Invokana and Risk of Ketoacidosis
Kentucky has one of the highest populations of diabetics in the country. In 2013, 10.6% of the population of Kentucky was diagnosed with diabetes, as compared to the national average of 9.7%. Diabetes is the 7th leading cause of death in Kentucky. With numbers like these it is no wonder that the market for diabetes drugs is at an all-time high. One of the fastest growing diabetes medication is Invokana, manufactured by Johnson & Johnson. Invokana was introduced in 2013 and it is trending to have over $1 billion in sales in 2015. However, the FDA has recently issued a warning that Invoka and similar diabetes drugs may cause ketoacidosis, a condition where the body produces high levels of blood acids that can have serious health consequences. Further studies and investigations are currently underway.
What is Invokana?
Invokana is one of a new class of Type II diabetes drugs called Sodium-Glucose Costransporter-2 (SGLT-2) inhibitors. SGLT-2 Inhibitors work by altering the normal kidney function so that less sugar is reabsorbed into the blood and the surplus glucose is excreted through the urine. The active ingredient in Invokana is canagliflozin.
Side Effects of Invokana
The FDA warning on Invokana came after the agency’s database identified 20 cases of acidosis that required hospitalization in the first 14 months of Invokana’s introduction. Additionally, there were over 450 additional adverse events reported for Invokana in its first year on the market. The serious side effects linked to Invokana include:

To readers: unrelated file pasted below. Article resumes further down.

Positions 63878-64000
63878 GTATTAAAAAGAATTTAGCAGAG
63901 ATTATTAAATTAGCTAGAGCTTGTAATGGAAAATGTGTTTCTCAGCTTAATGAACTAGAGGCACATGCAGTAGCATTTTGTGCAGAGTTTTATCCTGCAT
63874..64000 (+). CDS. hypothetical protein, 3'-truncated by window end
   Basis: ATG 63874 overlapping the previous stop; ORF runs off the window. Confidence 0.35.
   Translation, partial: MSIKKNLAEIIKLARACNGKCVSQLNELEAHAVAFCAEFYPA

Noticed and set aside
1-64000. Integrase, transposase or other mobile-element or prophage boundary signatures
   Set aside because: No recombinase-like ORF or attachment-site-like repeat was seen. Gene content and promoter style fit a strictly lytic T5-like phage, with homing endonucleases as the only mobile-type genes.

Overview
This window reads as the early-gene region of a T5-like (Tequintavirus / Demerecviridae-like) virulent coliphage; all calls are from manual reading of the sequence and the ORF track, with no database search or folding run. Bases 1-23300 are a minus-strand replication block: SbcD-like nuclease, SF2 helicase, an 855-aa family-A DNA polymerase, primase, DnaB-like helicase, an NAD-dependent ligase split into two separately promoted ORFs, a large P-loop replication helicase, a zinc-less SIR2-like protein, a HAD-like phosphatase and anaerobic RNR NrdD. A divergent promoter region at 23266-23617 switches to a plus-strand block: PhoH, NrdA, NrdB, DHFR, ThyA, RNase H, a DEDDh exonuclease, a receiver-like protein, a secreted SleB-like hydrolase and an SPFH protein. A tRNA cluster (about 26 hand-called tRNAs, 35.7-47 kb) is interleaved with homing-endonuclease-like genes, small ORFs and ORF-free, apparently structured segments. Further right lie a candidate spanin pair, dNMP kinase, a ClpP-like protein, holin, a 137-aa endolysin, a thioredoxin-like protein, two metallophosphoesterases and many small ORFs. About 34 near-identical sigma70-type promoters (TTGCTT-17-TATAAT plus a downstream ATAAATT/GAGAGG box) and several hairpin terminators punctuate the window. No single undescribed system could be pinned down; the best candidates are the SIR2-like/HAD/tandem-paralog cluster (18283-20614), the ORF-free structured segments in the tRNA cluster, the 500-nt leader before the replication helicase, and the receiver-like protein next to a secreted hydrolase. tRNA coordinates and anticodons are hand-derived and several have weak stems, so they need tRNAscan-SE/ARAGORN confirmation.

- Kidney failure
- Kidney stones
- Kidney damage
- Urinary tract infections
- Fluid/electrolyte problems
- Weight loss
What are the Symptoms of Ketoacidosis?
Patients using Invokana should be alert as to the symptoms of ketoacidosis which include:
- Difficulty breathing
- Abdominal pain
- Unusual fatigue
Patients should report such symptoms to their medical provider. Patients should not discontinue use of Invokana without speaking to a physician.
Invokana Lawsuits in Kentucky
Kentucky patients who have developed ketoacidosis since beginning Type 2 Diabetes treatment with Invokana may want to explore their legal options. Currently there are a number of lawyers exploring lawsuits against Johnson& Johnson, the maker of Invokana, alleging that the pharmaceutical company did not adequately warn users of the risks of ketoacidosis. An attorney can help you to determine if your case warrants investigation. Please contact Brett H. Oppenheimer, a Kentucky lawyer, who can review your case. Call 502-242-8877 for a free consultation.